• First, it provides a tax cut for small businesses, not big corporations, to help them hire and expand now and provides an additional tax cut to any business that increases wages.
  • Second, it puts people back to work, including teachers, first responders and veterans coming back from Iraq and Afghanistan, and construction workers repairing crumbling bridges, roads and more than 35,000 public schools, with projects chosen by need and impact, not earmarks and politics.
  • Third, it helps out-of-work Americans by extending unemployment benefits to help them support their families while looking for work and reforming the system with training programs that build real skills, connect to real jobs and help the long-term unemployed.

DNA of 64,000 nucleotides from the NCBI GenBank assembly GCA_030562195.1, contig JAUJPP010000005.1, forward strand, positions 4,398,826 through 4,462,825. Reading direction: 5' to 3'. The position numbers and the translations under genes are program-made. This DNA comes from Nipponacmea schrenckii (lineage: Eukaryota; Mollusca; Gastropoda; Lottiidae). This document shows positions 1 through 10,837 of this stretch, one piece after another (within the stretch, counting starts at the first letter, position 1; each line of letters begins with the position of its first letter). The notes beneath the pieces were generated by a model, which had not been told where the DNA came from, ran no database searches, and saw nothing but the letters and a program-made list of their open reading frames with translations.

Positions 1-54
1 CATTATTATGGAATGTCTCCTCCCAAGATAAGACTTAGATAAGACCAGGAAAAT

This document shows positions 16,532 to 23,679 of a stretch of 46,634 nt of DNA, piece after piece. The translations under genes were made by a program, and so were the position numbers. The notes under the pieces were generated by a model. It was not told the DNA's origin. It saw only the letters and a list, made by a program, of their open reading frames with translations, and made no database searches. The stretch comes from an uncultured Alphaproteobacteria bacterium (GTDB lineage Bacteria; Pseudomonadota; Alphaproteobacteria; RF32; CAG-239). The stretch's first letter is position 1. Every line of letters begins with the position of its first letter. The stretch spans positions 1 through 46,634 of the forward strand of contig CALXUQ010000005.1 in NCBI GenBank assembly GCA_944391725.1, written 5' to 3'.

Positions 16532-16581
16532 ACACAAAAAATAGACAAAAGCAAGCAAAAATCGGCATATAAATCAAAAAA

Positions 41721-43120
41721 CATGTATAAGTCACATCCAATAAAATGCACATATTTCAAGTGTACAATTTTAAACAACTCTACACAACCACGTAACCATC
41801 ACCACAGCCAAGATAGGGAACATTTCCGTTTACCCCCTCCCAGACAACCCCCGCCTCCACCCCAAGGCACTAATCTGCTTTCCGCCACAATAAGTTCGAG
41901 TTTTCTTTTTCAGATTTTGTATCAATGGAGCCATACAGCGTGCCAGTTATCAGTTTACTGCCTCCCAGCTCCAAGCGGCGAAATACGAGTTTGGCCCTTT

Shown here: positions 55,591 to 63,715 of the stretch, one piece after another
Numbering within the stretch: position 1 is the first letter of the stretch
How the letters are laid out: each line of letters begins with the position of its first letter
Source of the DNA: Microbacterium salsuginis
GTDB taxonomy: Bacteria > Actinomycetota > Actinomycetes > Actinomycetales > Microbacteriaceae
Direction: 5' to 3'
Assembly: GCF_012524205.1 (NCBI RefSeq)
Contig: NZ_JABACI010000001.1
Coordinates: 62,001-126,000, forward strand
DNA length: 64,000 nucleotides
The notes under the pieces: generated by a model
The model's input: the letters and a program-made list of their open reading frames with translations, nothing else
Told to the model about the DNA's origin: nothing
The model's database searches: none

• Fourth, it puts more money in the pockets of working and middle class Americans by cutting in half the payroll tax that comes out of every worker’s paycheck, saving families an average of $1,500 a year. And it removes the barriers that exist in the current federal refinancing program (HARP) to help more Americans refinance their mortgages at historically low rates, save money and stay in their homes.

The American Jobs Act is based on ideas supported by both Democrats and Republicans, and is fully paid for by closing corporate tax loopholes and by asking the wealthiest Americans to pay their fair share. It would have an immediate impact on job and economic growth, but Congress has to act now.